26 January 2001
Lords Want Scrutiny of Alternative Medicine

By Mike Peacock

Science experts in the House of Lords have called for tougher regulation of alternative medicines, saying many practices offered no evidence of helping the ill.
Peers in Parliament's upper chamber said there was also a risk that patients would pursue alternative therapies at the expense of traditional treatment, endangering their health.
"One of the main dangers of alternative medicine is that patients could miss out on conventional medical diagnosis and treatment because they choose only to consult an alternative practitioner," the Lords' science and technology committee said in a report.
The Lords, who conducted a year-long inquiry, said there are about 50,000 complementary and alternative (CAM) practitioners in Britain but only a fifth of them were registered health professionals. Up to five million Britons have consulted one in the past year.
"We recommend that only those CAM therapies which are statutorily regulated or have a powerful mechanism of voluntary self-regulation should be made available by reference from doctors and other healthcare professionals," it said.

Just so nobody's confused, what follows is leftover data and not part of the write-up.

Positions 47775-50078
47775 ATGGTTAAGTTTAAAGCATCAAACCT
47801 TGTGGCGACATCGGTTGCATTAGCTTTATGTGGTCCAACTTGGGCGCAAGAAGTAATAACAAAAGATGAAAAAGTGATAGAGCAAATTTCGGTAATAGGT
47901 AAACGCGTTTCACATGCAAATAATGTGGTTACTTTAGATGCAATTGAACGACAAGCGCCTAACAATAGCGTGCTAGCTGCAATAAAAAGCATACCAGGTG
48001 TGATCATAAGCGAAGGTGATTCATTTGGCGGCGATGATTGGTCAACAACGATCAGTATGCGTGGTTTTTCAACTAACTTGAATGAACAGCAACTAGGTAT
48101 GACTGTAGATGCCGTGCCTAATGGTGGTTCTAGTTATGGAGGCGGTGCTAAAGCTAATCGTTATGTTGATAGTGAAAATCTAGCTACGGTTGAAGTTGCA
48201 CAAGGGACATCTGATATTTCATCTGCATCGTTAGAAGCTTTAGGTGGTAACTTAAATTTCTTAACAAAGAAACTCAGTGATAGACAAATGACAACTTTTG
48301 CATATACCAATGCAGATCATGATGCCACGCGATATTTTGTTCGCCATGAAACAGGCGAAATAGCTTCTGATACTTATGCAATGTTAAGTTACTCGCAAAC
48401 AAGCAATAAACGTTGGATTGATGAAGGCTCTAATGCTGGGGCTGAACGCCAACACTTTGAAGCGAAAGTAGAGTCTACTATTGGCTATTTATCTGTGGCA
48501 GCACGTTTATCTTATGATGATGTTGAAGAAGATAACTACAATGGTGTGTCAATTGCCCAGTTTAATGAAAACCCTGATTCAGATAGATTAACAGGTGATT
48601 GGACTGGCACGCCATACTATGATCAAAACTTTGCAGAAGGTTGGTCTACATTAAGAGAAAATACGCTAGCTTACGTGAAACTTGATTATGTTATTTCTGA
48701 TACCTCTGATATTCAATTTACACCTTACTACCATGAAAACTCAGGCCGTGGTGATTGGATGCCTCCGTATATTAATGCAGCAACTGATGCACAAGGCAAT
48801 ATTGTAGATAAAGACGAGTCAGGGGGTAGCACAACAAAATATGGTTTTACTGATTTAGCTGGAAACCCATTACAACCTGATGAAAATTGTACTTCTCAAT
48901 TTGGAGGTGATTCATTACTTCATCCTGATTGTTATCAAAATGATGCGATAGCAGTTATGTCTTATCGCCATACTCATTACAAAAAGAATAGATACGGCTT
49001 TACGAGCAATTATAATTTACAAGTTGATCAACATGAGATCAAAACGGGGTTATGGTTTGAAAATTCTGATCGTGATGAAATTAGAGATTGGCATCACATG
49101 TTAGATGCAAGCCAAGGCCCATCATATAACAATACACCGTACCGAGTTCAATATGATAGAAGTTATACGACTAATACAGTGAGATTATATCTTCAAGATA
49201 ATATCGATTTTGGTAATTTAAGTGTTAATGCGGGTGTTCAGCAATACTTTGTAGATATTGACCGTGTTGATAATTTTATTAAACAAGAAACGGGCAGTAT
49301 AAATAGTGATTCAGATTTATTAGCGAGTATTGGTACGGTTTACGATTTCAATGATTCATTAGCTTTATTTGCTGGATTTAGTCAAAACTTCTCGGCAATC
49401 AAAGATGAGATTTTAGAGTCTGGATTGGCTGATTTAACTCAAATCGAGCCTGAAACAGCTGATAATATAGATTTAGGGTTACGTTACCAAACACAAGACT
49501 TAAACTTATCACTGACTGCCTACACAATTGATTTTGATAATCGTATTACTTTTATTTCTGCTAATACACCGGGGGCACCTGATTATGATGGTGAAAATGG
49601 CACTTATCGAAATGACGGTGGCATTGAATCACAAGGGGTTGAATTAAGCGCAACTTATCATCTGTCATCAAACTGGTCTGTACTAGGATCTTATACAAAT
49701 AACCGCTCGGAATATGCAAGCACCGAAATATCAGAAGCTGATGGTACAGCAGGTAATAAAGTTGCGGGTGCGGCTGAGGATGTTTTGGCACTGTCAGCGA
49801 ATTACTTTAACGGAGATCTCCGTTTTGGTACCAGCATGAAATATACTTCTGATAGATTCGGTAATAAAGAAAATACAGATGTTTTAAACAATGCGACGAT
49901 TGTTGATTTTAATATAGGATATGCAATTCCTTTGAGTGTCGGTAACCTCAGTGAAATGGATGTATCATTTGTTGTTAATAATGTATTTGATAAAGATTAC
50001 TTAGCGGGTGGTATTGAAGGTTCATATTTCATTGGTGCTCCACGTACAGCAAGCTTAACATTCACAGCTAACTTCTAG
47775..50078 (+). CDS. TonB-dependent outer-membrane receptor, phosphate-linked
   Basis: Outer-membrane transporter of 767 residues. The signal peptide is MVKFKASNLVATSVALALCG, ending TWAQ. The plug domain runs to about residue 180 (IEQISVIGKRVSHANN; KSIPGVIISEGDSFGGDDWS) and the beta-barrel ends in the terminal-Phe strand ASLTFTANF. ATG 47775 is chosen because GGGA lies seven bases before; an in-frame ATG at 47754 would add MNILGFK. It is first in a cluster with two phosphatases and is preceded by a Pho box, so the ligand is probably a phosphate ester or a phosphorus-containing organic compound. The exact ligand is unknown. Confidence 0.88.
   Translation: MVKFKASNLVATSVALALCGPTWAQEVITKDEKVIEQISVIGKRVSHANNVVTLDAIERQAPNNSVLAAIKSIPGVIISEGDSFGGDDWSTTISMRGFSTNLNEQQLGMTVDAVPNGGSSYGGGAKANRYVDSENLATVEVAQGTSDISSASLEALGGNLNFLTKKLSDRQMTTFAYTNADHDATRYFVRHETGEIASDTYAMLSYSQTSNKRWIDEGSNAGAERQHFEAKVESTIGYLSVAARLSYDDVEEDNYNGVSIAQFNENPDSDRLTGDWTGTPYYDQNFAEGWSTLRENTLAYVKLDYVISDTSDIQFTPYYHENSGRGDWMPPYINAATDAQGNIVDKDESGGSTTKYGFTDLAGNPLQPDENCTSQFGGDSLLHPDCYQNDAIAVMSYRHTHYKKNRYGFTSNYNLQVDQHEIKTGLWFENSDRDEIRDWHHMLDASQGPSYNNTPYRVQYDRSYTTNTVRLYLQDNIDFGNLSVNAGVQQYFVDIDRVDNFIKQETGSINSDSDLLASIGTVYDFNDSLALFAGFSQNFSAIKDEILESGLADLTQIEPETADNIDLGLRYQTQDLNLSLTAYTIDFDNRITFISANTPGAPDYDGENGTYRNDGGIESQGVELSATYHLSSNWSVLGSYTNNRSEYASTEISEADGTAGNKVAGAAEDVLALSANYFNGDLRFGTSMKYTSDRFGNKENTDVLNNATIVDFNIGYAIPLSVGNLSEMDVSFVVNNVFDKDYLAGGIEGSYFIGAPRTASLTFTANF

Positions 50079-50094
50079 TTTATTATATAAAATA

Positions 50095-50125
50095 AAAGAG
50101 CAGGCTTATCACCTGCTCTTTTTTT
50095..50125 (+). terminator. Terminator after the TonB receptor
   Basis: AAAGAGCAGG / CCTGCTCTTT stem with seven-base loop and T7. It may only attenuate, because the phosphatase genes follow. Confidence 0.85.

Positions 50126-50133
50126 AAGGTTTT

The committee divided treatments up into various groups.
Group One included established procedures such as osteopathy, acupuncture, herbal medicine and homeopathy.
Group Two housed therapies generally used to complement conventional medicine - massage, counseling, stress therapy and the like.
Group Three included disciplines "indifferent to the scientific principles of conventional medicine" - such as crystal therapy, iridology (looking at the eyes to highlight health problems) and dowsing.
"These aim to operate as an alternative to conventional medicine and have sparse or non-existent evidence bases," the Lords said.
Practitioners in Groups One and Two should build up evidence to demonstrate the offered therapeutic benefits, the committee said. It also called for a single professional body for each therapy.
It said acupuncture and herbal medicine appeared to work in at least some circumstances and so were already at a stage where they could seek statutory regulation under health laws.
"Other professions must strive to come together under one voluntary self-regulating body," it said.

LONDON (Reuters)